Sort of went under the radar, but turned out to be a pretty solid title!

User Rating: 7.5 | The Sims 2: Pets WII
This may be hard to believe, but I haven't always been as into the The Sims series as I am now. In fact, I only really got into it when I started messing around with some console games, this being the first one. Released in 2007, it was The Sims 2: Pets for Wii, PS2, and Gamecube that introduced me to the world of simulation, and I must say it did a pretty good job. Here's my review for, specifically, The Sims 2: Pets for Wii.

As we all probably know, the point of the The Sims series is to provide an open-ended, sandbox experience that forces you to expand upon your creativity and utilize various different strategies to fulfill, please, and tend to your darling little Sims. Of course, if you wanted to, you could always create a full house of Sims and stick them all into a human zoo of sorts and watch their misery unfold, but that's just an idea. Anyway, the point is that you can do what you want, and it's not a Sims game unless it has that old familiar feel to it. That feel is definitely not missing in this port. It may not be a very well known game, but it actually does quite a nice job of importing what you need from the PC version to a gaming console.

Firstly, game mechanics and technological feats. Most of the time, the game runs pretty smoothly. Every now and then menus sort of glitch up, the cursor disappears, the controls get confused, or a Sim gets stuck, but nothing really long lasting or overly bothering. Though I find it a bit weird that when you leave the house and then spend a few hours out you will return at the exact same time you left, it's understandable so that you don't miss out on need-fulfilling time and your job. That being said, it's incredibly unreasonable for it to take a Sim a full in-game hour (time is accelerated, as usual) to pee and perform other mundane tasks. The graphics, while a little more cartooney than the PC version, are pretty standard, producing a friendly looking environment with happy looking little Sims and cute animations. Menus are usually smooth and the game runs just fine. One mechanic I really like about the game is the ability to have multiple of your own families in one neighborhood, but we'll get into that in a bit. The music in the game is nice and friendly, just like the environment, and fits perfectly, with an artsy intro to ice the cake. When Sims run they tend to stop awkwardly, and this can cause problems, and there are no end of path-finding issues, but nothing unforgivable. The Sims 2: Pets appears to be presented quite nicely, probably not above average, but close.

Many players may find the gameplay to be incredibly stripped. In all honesty, it is. Features that should be important like death, aging, weight gain, WooHoo, and human childbirth have all been eliminated, as well as pets being able to get jobs or enter competitions, and you won't see any animals other than dogs and cats in the game, like you would on the PC version, but the game seems to detract attention from this fact in other ways as well.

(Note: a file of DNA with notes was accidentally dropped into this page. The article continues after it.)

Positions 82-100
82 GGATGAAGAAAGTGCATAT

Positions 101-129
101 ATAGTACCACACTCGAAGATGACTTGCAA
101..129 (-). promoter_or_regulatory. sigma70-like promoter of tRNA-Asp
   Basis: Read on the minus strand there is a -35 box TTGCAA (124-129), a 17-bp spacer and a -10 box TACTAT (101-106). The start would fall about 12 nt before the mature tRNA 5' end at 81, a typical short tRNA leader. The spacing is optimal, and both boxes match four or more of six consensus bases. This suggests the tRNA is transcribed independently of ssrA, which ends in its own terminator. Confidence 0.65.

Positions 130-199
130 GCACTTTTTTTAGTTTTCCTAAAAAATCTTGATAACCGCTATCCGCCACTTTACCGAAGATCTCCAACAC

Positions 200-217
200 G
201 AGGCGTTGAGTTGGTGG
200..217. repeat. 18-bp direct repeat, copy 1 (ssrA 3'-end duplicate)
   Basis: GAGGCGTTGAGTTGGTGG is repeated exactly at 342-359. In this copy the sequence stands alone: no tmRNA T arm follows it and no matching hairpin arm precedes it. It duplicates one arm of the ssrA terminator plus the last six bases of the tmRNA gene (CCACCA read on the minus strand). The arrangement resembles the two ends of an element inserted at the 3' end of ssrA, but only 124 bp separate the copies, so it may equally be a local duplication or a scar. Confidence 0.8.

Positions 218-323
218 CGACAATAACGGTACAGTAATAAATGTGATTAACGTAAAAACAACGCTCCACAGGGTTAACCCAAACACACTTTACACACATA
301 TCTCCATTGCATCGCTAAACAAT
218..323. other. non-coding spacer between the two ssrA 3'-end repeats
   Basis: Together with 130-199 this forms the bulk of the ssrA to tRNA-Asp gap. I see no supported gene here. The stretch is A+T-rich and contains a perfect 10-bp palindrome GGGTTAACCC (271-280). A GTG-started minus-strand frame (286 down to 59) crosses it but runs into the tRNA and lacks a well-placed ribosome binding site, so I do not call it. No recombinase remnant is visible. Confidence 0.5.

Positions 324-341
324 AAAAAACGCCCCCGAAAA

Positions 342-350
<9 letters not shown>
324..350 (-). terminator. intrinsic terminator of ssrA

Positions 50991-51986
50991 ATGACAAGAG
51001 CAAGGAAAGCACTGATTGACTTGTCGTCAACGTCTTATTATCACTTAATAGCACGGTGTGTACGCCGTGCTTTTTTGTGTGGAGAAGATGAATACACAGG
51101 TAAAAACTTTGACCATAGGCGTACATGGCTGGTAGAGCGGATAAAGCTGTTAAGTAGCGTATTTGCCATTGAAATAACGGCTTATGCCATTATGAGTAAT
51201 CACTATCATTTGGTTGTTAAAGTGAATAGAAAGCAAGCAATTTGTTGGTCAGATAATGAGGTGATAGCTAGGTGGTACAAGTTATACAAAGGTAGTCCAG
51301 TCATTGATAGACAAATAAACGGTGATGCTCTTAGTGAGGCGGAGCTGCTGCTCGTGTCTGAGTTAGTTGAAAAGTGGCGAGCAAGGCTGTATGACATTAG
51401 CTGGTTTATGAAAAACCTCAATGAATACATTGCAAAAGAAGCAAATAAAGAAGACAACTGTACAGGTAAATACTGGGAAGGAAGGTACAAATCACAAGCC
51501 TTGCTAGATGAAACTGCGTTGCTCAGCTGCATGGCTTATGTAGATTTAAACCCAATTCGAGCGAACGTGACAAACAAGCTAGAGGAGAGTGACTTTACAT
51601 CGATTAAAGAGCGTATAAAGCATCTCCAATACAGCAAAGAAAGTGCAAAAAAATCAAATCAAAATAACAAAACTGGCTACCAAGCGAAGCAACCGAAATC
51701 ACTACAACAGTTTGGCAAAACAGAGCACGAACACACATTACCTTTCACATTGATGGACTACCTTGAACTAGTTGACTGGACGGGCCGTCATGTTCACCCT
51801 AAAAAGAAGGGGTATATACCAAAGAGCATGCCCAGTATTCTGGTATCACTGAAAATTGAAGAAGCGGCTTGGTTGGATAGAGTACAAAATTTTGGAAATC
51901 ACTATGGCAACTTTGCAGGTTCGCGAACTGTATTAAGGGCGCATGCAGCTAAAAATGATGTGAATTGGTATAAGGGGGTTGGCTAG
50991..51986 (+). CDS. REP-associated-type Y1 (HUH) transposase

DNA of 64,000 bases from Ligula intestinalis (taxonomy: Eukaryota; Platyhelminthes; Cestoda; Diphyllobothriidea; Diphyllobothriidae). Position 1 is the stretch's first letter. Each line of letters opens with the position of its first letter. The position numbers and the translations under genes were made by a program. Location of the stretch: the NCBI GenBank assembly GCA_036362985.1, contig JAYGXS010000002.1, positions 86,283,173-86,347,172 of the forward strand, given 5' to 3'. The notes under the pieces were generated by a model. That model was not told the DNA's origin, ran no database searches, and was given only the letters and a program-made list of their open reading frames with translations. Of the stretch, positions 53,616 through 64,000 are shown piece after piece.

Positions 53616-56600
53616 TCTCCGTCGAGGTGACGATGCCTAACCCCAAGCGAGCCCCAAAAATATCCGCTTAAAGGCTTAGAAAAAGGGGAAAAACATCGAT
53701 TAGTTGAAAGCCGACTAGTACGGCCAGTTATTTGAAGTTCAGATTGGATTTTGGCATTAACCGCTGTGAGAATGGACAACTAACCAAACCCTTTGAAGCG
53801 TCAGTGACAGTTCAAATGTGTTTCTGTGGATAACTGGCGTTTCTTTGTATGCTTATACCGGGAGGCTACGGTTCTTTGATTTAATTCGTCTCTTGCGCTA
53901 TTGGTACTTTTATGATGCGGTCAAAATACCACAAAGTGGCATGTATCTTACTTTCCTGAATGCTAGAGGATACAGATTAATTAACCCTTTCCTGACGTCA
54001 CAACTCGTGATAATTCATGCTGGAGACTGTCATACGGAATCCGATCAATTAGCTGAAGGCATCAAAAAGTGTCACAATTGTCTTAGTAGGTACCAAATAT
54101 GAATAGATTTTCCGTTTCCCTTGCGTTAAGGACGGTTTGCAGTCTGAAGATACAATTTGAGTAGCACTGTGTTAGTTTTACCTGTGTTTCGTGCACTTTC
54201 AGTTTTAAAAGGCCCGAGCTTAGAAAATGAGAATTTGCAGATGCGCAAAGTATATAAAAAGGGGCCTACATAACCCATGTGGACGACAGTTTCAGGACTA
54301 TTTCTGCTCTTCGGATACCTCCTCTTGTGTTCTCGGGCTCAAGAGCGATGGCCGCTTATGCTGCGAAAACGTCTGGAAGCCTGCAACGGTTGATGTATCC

But that brings us to the main point of the game: pets. Though there never was a vanilla The Sims 2 released on the Wii, Pets was the most popular expansion and for good reason so I suppose it's only logical to base console games on it. Dogs and cats are fully customizable from everything to ear shape to hoodie pattern to sneakers to personality, and you have a variety of breeds to choose from as well. Pets will be your little, versatile companions. You can have a whole household full of pets as long as there's at least one Sim, and there's a whole bunch of things you can do with them. Take them out, teach them tricks, tell them to guard the house, tell them to bring in the newspaper, build relationships with them, buy stuff for them, play with them, have them mate with other pets of the same species to produce puppies or kittens, and scold them when they pee indoors or dig a hole in your flower garden. Pets will run away if you don't take care of them and join the group of circulating strays about the town, and if no one takes them in, they'll eventually be gone forever. Pets will also build relationships with each other and interact autonomously quite frequently. Dogs will fetch the paramedic if a Sim faints, but will require washing, and instead of having the Environment motive (need for a clean house), they need to Chew on toys, bones, newspapers, and furniture. Cats will clean themselves, but will tend to avoid you, and have a need to Scratch toys, posts and furniture instead of an Environment motive. Both cats and dogs can be taught tricks, and they all have their own personalities, so while there are quite a few things seemingly missing, there's still quite a few things to make it enjoyable.